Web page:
A vendor at the West Tisbury Farmers’ Market has been selling mushrooms and dahlias this year. The dahlias come in elegant shades of pink and white, yellow and fuchsia. They’re normally a late-summer flower, but new growing methods have changed that.

Mushrooms and dahlias. Strawberries and peas. Six kinds of home-grown oysters pulled from the salty bays and ponds that rim the Island. Black sea bass caught from the Middle Ground. The summer bounty is in, and with it comes all the many other signs of high season on Martha’s Vineyard: ferries packed to the gunwales with arriving visitors, traffic jams in down-Island towns, clouds of dust kicked up on unpaved roads, coastal dunes dotted with rosa rugosa and colorful beach umbrellas, harbors brimming with sailboats of every description.

At the old farmhouse, a pair of indigo buntings have made camp, providing endless distractions from mundane chores.

Goodbye June, hello July.

As the Vineyard turns the page on a new season, suddenly everything is all in a rush. Businesses are fully open and the summer event calendar is bursting at the seams. Still, after two summers muted by the pandemic, Islanders are still getting their sea legs as they learn yet another version of new normal. It’s at once familiar and different.

The Fourth of July is Monday, and the Vineyard will join the rest of the nation in pausing to mark the national holiday.

This year marks a welcome return to some well-loved traditions, chief among them the Edgartown Fourth of July parade. It’s been called the best little small-town parade in America, and with good reason. Beginning Monday at five o’clock sharp, fire trucks, marching bands and all manner of floats bedecked in red, white and blue will wind their way around town. Later, when dusk falls, a fireworks display will light up the night sky over the outer harbor.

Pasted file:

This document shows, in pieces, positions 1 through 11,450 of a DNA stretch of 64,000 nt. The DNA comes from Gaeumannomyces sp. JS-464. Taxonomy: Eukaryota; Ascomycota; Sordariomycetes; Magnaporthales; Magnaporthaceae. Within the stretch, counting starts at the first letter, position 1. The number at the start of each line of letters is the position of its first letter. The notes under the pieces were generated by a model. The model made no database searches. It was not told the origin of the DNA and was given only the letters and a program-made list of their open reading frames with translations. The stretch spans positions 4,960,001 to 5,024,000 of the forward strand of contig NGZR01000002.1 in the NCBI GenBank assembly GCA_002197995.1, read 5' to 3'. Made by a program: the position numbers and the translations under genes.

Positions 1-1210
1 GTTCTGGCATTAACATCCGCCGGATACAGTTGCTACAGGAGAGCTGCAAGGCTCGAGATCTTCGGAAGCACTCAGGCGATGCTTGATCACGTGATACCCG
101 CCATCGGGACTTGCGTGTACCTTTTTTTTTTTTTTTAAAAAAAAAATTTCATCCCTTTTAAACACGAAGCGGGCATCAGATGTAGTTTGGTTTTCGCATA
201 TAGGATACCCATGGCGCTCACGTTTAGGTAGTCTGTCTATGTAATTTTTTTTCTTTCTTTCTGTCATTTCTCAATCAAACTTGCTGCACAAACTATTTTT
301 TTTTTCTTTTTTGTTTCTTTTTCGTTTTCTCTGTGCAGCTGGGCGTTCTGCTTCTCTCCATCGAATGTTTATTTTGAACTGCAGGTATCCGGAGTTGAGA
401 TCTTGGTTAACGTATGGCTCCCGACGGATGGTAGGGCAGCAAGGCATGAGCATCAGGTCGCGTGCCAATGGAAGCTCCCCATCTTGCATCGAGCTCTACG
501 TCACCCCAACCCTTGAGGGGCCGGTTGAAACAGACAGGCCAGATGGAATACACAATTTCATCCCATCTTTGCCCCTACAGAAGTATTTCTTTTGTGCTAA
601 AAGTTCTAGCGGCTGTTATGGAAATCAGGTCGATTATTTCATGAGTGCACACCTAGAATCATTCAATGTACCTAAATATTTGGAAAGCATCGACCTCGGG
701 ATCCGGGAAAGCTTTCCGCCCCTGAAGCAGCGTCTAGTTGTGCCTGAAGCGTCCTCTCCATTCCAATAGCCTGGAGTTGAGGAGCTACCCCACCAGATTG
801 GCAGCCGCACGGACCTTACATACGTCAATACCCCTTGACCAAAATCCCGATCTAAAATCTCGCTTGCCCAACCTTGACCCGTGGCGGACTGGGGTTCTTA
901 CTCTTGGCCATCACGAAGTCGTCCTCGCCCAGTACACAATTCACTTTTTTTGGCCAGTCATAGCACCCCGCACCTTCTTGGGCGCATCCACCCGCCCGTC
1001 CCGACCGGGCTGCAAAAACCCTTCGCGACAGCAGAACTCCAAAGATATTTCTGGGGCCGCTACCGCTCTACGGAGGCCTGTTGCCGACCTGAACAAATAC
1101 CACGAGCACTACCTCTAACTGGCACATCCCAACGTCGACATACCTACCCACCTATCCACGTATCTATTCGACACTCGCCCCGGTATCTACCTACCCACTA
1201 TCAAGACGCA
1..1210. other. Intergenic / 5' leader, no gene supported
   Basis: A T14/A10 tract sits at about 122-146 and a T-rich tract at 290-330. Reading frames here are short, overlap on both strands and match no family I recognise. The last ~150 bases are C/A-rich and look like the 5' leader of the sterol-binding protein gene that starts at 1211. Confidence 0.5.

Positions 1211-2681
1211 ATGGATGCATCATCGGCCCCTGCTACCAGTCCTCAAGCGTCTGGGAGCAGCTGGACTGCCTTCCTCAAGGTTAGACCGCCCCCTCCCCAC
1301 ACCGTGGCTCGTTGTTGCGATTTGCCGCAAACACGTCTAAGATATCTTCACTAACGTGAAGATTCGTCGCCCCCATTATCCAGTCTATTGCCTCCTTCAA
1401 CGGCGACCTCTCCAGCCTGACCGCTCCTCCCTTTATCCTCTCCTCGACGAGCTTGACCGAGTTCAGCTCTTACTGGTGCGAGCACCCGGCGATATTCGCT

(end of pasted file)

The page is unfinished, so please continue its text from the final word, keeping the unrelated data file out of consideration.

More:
But even as Islanders hoist flags and drape patriotic bunting on picket fences, the fate of the nation’s democracy hangs in the balance.

“What to the Slave is the Fourth of July,” Frederick Douglass asked in 1852 in a speech that is read annually on the Island and elsewhere around Independence Day. Today, the same question might be asked of women, of people who believe in free and fair elections and indeed of all Americans who believe in the ideals espoused in the Declaration of Independence.

New revelations by witnesses called by the Jan. 6 Committee present a chilling picture of just how close the country came to chaos 18 months ago. And the U.S. Supreme Court’s decision to reverse a woman’s constitutional right to choose what to do with her own body has cast a dark shadow across a holiday dedicated to the cause of freedom.

Throughout the Vineyard community these issues hang over every conversation. What is to become of our country? Will people of conscience speak up against those who would subvert our system?

On a brilliant summer day on an Island eight miles offshore, it is possible to forget for a time that we owe our privilege to forebears who fought and died for self-determination. Democracy was and remains a fragile form of government, one that requires constant care. Sending out warmest wishes to all Gazette readers near and far for a safe and happy holiday.

Please slow down on Island roads, and remember not to drink and drive.